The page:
It can be misleading to put too much emphasis on exact determinations of what constitutes one thing or the other in classical music, at least as far as musical form goes. Imaginative composers rarely held rigidly to textbook examples. Indeed, some composers were actively using and varying musical forms before there were textbooks on the subject. There are accepted examples of all the basic forms used in music, but it is good to remember that these should serve as models, not laws that must be obeyed at all costs. Variation is basic to the art of music, so why would imaginative composers not do the same as far as form and structure?
So what makes Alkan's work (as well as Bach's) a valid concerto? In Bach's case, the two-manual harpsichord can provide the differentiation in sound to help create the impression of a concerted work for one instrument. But in modern times Bach's work is also played on the piano, an instrument of but one keyboard. But under the sensitive fingers of a good pianist the piano can convey a number of differences in timbre, volume, and articulation. Add to that the creative use of the piano pedals and the instrument can bring off the solo concerto concept. Not with the depth of tone color as an orchestra, but the piano is more than capable of countless gradations from black to white and all the grays in between. With such an expressive and versatile instrument benefiting from the writing of an imaginative, master composer such as Alkan, the solo concerto is a possibility.
Alkan was a recluse for many years and his music suffered from neglect, at least from most main stream pianists. There have always been some pianists and composers that knew of his works, but the real revival of Alkan's works began in the last years of the 1960's. With landmark recordings by the pianists Raymond Lewenthal and Ronald Smith, Alkan's music is now back in the repertoire, at least for the pianists who can play it. Many of Alkan's works are very difficult technically and musically, which no doubt led to their neglect for many years.
I. Allegro assai - The first movement is the eighth etude of the 12 Etudes In The Minor Keys. It begins in the key of G-sharp minor with a section marked quasi trombe (like trumpets). This first theme is followed by a second contrasting theme. Following the second contrasting theme, a third theme of a more robust nature makes its entrance. A short return to the opening material rounds off what constitutes the orchestral part of the exposition. The soloist part enters with runs up and down the keyboard and the exposition continues with the return of all three themes in expanded form. The development section of these themes runs far afield in mood and texture, and with just a little effort a good listener can begin to 'hear' the entities of soloist and orchestra take shape. The harbinger of the recapitulation appears as a persistent G-sharp, sometimes in the treble, sometimes in the bass. The recapitulation brings back the three themes, and then a section marked quasi-tamburo (like a drum) transforms the first and second subjects into a wildly rhythmic treatment that continues with the pianist using the third finger of each hand to hammer out a steady stream of alternating sixteenth notes in rapid tempo. The second theme appears over the sixteenth notes as it winds down to a repeat of the first theme in high chords of the treble accompanied by the bottom notes of the piano. A tremendous crescendo occurs, Alkan writes the key signature of A-flat major, the enharmonic equivalent of G-sharp major, and a short section brings back the trumpets of the beginning and the movement ends with a wide spread A-flat major chord. This first movement takes almost 30 minutes to play, consists of over 1300 measures, and taxes the technique and endurance of the pianist to the extreme. It is also a challenge musically. As if all that wasn't enough for the listener and pianist, there are two more movements to go.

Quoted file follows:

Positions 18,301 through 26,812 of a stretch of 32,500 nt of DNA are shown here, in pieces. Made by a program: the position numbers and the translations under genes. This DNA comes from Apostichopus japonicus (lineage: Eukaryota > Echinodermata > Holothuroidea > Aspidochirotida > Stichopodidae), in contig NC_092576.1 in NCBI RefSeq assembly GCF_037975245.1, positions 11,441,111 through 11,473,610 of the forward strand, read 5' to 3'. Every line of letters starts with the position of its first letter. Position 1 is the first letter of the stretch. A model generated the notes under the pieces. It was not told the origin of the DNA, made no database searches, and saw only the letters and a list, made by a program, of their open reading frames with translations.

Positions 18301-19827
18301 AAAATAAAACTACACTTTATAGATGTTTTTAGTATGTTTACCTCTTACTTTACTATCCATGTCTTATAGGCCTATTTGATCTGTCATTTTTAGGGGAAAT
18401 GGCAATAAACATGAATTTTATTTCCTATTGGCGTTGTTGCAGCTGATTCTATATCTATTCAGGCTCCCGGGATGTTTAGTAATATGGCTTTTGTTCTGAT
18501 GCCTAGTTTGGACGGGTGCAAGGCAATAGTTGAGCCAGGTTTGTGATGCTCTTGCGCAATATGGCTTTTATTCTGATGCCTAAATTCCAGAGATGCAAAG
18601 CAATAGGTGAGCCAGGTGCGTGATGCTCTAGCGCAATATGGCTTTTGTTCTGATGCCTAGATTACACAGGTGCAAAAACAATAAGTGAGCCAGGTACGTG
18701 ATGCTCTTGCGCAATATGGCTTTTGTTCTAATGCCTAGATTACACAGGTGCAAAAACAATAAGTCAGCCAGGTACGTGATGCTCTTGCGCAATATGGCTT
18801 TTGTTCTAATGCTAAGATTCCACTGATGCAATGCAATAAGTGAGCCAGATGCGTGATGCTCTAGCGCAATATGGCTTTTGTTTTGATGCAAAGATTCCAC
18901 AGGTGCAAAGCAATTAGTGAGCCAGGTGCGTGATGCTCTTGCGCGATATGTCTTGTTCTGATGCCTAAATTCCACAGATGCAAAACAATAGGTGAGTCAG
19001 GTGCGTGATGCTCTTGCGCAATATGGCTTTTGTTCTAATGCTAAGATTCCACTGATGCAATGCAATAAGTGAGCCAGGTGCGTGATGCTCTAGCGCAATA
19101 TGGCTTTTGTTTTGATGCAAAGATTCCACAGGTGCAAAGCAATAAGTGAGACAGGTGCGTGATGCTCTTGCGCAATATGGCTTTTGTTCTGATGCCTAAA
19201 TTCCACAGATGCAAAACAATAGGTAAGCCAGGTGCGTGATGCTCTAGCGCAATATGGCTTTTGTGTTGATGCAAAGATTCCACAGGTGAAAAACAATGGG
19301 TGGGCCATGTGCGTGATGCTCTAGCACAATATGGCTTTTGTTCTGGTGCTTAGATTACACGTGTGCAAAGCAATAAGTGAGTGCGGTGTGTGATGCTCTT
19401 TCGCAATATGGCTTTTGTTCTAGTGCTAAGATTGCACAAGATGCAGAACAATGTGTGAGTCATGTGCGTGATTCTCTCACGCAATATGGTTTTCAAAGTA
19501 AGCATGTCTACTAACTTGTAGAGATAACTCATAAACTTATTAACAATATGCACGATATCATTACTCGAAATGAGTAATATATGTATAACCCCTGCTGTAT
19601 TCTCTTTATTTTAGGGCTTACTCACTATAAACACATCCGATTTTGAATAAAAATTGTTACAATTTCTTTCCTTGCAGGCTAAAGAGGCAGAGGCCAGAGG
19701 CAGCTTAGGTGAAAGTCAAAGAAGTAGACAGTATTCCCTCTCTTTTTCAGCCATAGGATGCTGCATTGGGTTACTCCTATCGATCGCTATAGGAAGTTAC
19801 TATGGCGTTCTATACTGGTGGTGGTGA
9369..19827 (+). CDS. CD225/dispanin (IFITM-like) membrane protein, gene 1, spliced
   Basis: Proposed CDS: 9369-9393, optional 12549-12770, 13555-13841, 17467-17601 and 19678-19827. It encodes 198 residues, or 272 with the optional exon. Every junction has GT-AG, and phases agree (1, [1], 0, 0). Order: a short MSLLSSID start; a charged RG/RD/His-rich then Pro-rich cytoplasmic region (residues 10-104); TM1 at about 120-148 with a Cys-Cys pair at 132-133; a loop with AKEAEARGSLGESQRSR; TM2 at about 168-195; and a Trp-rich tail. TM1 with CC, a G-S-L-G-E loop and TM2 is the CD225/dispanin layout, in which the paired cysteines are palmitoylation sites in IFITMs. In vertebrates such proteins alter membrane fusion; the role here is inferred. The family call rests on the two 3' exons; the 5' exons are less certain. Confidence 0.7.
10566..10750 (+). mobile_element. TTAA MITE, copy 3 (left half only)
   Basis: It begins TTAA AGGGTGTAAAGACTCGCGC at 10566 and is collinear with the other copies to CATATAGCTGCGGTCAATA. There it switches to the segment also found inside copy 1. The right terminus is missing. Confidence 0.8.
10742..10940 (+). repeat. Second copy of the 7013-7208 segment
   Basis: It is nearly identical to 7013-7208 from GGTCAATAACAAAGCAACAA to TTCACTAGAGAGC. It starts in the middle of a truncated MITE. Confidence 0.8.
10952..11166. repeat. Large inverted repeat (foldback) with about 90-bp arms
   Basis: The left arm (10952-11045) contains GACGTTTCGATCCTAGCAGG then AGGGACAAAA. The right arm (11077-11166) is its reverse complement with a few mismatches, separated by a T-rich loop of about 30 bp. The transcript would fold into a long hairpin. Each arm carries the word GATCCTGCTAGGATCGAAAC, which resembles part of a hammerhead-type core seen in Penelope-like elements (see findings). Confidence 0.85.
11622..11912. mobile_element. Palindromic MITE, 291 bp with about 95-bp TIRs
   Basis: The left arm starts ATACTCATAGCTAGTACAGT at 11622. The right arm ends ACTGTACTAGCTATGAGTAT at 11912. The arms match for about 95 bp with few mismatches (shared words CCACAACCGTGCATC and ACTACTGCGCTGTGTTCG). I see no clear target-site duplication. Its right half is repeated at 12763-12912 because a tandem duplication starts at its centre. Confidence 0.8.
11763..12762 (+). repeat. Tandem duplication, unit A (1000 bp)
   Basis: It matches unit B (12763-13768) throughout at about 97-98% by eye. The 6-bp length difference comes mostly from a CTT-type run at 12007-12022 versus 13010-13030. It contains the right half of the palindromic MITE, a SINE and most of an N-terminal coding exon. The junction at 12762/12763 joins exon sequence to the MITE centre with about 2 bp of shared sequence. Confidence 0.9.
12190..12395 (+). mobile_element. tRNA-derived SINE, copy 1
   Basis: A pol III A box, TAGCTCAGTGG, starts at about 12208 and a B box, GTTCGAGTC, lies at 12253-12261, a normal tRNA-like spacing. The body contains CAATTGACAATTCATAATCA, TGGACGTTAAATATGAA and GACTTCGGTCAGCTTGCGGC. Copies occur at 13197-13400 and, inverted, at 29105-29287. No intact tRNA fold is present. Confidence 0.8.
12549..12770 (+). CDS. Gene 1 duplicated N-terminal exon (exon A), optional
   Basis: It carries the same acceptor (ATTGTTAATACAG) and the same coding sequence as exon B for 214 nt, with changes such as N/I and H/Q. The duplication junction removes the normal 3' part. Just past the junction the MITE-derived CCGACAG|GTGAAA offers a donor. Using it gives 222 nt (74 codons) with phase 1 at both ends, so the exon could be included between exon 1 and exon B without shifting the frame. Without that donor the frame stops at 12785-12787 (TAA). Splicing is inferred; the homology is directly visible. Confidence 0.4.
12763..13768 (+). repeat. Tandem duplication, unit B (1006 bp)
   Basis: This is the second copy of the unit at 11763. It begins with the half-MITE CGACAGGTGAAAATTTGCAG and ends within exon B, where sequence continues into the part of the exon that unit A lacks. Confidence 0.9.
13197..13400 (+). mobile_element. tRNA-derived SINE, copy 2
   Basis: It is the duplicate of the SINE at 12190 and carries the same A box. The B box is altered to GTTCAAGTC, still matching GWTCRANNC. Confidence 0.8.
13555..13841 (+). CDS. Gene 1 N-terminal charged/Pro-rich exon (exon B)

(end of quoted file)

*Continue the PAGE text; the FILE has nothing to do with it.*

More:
II. Adagio - This is the 9th Etude from the set and as Alkan progressed by a perfect fourth through all the minor keys, it is in C-sharp minor. The opening is marked quasi-celli (like cellos). The orchestra plays a melancholy introduction to the theme that is taken up by the soloist. A second theme is in the major and is contrast to the opening. A short section for single unaccompanied notes leads to a section of a different character all together, a somewhat light-hearted tune that leads to an impassioned, agitated repeat of the first theme which leads to yet another different section punctuated by a drum beat rhythm in the bass. The light hearted tune alternated with the drum beats until the opening theme returns once again but is soon interrupted by the drumbeats. The melancholy introduction appears, the drumbeats quietly interrupt one more time. The first two measures of the first theme are played over the quiet drumbeats. A strongly accented triple forte C-sharp minor chord widely spread between both extremes of the keyboard end the movement.
III. Allegretto alla barbaresca - The 10th Etude from the set in F-sharp minor begins with a huge rolled chord for both hands and a 4 bar motive that appears throughout the etude, sandwiched between some incredibly different sections. The entire etude is one of movement and themes that are presented with abandon. There is an impelling forward movement in the music that is apparent even in the calmer sections. The work ends in a deluge of manic intensity and bravado in F-sharp major.
Ronald Smith is the pianist in the accompanying video. I first heard his recording of this work on long playing records many years ago. Since then there have been other recordings of the 12 Minor Key Etudes, and along with the recording by Ronald Smith I especially enjoy the recording by Jack Gibbons, an English pianist who was the first to perform all 12 Minor Key Etudes in live concert at Oxford in 1995.